* Build real-time, user-reported news service

It seems like twitter and facebook already do this ... are we aiming to re-brand them into news organizations? There are hundreds of initiatives like this, including nonprofit ones, and the best will already float to the top. Unless hamstrung by a major "Google 10^100"-funded competitor ...

* Make educational content available online for free

How about helping people to demand more funding for public education and research? They need to demand that taxpayer-funded research, and any published research for that matter, not be locked-up in private journals and books. They need to fight the perception that education and research is an "entitlement" ... and promote the idea that everyone should receive a free education, and benefit from the open disclosure of results, from the government they have themselves funded ...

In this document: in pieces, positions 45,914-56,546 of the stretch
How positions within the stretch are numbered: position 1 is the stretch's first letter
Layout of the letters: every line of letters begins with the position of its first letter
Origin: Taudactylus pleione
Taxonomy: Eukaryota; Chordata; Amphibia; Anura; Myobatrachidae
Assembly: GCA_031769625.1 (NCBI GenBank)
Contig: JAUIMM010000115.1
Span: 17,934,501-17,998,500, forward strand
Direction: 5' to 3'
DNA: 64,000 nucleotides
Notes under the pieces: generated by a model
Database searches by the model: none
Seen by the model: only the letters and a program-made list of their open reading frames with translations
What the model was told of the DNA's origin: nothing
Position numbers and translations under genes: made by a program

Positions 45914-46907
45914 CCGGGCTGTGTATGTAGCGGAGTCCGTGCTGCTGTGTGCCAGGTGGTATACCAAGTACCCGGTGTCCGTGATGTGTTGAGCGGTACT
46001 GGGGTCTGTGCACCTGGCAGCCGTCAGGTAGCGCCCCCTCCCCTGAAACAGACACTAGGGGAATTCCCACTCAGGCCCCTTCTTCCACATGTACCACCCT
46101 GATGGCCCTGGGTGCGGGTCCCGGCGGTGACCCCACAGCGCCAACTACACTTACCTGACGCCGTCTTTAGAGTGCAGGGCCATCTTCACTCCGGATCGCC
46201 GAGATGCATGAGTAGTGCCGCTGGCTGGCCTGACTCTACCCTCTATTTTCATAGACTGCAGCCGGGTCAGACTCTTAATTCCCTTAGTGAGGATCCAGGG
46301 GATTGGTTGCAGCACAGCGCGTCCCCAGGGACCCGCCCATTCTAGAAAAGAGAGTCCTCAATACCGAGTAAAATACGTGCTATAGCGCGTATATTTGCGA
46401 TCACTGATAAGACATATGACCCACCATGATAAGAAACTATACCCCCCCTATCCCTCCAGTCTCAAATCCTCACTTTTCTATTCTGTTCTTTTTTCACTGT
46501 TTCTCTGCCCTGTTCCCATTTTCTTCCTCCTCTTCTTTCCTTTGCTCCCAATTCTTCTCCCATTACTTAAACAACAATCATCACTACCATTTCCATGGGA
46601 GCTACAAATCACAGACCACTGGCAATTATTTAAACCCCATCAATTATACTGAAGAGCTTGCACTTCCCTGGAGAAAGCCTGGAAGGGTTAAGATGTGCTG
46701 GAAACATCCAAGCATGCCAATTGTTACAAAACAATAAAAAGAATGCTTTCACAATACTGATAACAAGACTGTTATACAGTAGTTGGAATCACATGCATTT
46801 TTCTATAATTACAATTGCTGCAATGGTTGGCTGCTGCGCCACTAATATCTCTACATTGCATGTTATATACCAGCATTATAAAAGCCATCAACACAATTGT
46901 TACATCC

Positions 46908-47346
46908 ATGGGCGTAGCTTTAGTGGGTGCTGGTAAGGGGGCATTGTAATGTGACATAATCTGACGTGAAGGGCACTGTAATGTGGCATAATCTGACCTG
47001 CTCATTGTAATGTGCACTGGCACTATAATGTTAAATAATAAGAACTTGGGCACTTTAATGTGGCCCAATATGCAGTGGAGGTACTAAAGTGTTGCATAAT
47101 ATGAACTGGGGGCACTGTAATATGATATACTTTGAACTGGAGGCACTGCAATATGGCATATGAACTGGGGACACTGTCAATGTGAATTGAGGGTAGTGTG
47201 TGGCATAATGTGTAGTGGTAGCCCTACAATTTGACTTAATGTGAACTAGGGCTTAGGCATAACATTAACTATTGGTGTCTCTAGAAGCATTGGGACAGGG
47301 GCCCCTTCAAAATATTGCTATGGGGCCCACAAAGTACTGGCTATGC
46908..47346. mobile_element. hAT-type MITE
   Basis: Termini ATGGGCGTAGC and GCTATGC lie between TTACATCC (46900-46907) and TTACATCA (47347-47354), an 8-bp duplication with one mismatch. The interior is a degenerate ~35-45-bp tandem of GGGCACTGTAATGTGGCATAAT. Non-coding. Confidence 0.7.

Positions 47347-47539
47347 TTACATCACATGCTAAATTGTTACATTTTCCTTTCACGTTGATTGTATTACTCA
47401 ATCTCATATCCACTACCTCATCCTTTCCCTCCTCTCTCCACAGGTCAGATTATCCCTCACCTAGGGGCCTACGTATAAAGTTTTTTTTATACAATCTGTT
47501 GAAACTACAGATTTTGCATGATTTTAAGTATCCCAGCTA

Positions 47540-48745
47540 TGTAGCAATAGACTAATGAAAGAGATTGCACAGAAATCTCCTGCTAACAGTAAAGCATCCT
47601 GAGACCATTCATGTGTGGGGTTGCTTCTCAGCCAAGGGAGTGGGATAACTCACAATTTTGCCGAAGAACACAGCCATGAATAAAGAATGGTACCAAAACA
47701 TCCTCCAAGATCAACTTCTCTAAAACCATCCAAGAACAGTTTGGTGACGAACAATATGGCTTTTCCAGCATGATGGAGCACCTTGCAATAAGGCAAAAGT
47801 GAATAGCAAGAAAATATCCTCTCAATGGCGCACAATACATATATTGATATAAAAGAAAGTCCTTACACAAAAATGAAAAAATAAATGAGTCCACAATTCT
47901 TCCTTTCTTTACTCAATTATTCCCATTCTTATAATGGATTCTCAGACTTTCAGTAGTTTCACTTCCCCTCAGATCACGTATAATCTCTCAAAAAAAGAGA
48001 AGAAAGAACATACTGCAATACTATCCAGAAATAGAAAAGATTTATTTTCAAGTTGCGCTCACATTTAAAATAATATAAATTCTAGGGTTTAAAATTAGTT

* Create real-time natural crisis tracking system

First responders will tell you that they could develop what they need if they only had the resources to do so. But in our privatization-crazed society, this is unlikely: for example, the radio frequencies that used to be clear for emergencies have been sold to the entertainment industry.

* Make government more transparent

Wow. With technology? All the technology is already available ... what is needed, again, is funding to politically organize, and crack open egregious government and corporate opacity.

* Help social entrepreneurs drive change

You know, small business creates change already, everyday. Why not help communities to fund their own private, small-scale solutions to their problems? Why does it need to be national and global scale tech venture capital, with its sterilizing effect upon local life?